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Career interview: Visual effects director

June 2009

You may never have heard of this issue's interviewee but chances are that you're one of the millions who've seen his work. Alexis Wajsbrot is a technical director at the Moving Picture Company in London. He's worked on a number of high-profile films including Harry Potter and the Half-blood Prince, Harry Potter and the Order of Phoenix, Tim Burton's Sweeney Todd, and also on some of those visually stunning commercials you see while waiting for your film to start. Currently Alexis is helping to produce film versions of the video game The Prince of Persia, due out in 2010, and the American action toy series GI Joe: The rise of Cobra, scheduled for release in the beginning of August.

Alexis' specialty is anything that behaves like a fluid: water, fire, air, smoke, snow, even fur, or cloth. "In Harry Potter and the Order of Phoenix I worked on the [Voldemort-trapping] sphere of water and the fire serpent," he says, "and in Sweeney Todd I worked on a dream sequence with a swaying tree in a garden. I also did the grass, the fur of rats, and blood. In GI Joe I'm doing lots of underwater explosions, and my favourite project on The Prince of Persia is a sand storm." Alexis' job is to turn the director's vision of these dynamic elements into movie reality, and so he's perched right on the boundary between art — creating the dramatic effect — and science and technology — using programming and maths to simulate nature on computers. (Click on the image below to see a movie of Alexis' work, but beware — it's a 18MB file.)

A scene from <i>Harry Potter</i>. Click on the image to play a movie of Alexis' work in another window. Warning: it's a 18MB file.

A scene from Harry Potter. Click on the image to play a movie of Alexis' work in another window. Warning: it's a 18MB file.

The tools of Alexis' trade are sophisticated software packages that have components specially designed for fluid animation. A lot of research is currently going into developing these fluid solvers, and technology in this area is moving fast. On his latest projects Alexis has been using a combination of several packages, including Maya, Realflow and Flowline. All are based on a combination of two approaches that are currently considered the best in fluid modelling. Just how you go about creating a scene depends on which of the two approaches you choose to take.

A scene is born

The first approach is to approximate the liquid, fire, smoke, snow, or whatever you might be dealing with, by a large number of particles moving around in a 3D co-ordinate system. The software allows you to choose how, and at which rate, the particles are emitted in your space, and you can control their speed. You can then determine what kind of forces or acceleration they should be subject to. For example, in the clip below (click on the image on the left to see it in another window) particles are emitted from a central point and they're shooting straight up, until they hit a gravity field — an area where the user has stipulated that gravity should be acting on them — so they fall straight down, in what might be the first step in a simulation of a fountain. This clip was created in a matter of minutes using Maya. The image on the right shows what the simulation looks like in the Maya interface — the green box is the region in which gravity acts on the particles.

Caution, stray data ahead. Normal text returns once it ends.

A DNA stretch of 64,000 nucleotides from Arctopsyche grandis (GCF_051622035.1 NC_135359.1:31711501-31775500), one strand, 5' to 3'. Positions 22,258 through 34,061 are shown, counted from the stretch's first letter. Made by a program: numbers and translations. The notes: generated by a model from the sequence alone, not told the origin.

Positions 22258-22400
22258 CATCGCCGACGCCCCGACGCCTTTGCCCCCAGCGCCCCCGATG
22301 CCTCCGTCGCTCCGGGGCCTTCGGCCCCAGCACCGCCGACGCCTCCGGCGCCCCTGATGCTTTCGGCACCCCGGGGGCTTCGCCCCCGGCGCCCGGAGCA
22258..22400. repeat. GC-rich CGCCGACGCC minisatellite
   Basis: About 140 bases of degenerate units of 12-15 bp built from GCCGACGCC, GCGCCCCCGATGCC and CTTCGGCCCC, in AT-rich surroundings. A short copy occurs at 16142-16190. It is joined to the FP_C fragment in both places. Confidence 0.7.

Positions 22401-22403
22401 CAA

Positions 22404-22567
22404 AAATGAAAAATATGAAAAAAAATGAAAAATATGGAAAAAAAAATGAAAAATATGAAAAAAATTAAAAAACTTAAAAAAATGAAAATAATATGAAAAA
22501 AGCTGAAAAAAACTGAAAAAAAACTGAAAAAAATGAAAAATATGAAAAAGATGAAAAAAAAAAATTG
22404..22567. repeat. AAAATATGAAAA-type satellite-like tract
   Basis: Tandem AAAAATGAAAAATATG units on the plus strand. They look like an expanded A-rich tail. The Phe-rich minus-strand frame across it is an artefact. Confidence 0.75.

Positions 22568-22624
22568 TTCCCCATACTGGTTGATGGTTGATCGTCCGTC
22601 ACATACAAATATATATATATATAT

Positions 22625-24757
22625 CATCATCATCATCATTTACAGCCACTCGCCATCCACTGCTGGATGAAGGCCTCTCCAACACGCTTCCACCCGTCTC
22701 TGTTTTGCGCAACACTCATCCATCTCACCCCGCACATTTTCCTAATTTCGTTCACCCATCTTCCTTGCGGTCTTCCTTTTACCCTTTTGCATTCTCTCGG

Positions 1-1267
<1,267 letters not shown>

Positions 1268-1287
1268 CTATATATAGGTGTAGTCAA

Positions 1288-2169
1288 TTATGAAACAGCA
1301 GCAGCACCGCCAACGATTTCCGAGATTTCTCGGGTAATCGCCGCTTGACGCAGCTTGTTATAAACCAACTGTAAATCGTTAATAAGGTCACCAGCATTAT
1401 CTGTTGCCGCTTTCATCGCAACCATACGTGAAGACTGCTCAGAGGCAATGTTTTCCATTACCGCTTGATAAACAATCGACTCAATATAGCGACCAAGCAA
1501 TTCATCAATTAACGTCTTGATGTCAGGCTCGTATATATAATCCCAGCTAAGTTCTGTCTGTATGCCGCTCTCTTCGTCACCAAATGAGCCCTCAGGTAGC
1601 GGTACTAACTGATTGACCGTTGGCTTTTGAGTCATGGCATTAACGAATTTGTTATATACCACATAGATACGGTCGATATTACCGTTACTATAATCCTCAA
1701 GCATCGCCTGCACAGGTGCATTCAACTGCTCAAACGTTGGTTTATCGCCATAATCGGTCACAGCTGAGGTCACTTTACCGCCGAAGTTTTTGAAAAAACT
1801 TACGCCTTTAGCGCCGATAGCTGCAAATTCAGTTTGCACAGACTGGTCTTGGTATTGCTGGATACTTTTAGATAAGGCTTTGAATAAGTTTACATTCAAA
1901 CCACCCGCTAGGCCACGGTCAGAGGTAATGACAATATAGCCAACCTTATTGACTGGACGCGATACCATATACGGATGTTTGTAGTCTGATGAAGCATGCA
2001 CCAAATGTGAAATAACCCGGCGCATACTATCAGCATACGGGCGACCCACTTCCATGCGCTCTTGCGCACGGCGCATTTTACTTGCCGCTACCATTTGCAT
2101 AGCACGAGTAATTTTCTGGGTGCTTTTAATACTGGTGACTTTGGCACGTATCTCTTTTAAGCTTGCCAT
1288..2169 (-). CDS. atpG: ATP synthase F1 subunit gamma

Click on the image to play the movie in another window.

Click on the image to play the movie in another window.

A view of this scene in the Maya interface.

A view of this scene in the Maya interface.

The particles here still look pretty crude, but you can do a lot simply by asking the software to change their shape. In the second clip below particles are also emitted from a central point, they're shooting right up, but this time there's no gravity field. Instead, the particles have been enlarged and rendered as semi-transparent spheres, creating what resembles a plume of smoke.

Click on the image to play the movie in another window.

Click on the image to play the movie in another window.

A view of this scene in the Maya interface.

A view of this scene in the Maya interface.

In the third clip particles are emitted horizontally from a central point and eventually hit a gravity field. Some viscosity has been added and they've been rendered to resemble powder or sand.

Click on the image to play the movie in another window.

Click on the image to play the movie in another window.

A view of this scene in the Maya interface.

A view of this scene in the Maya interface.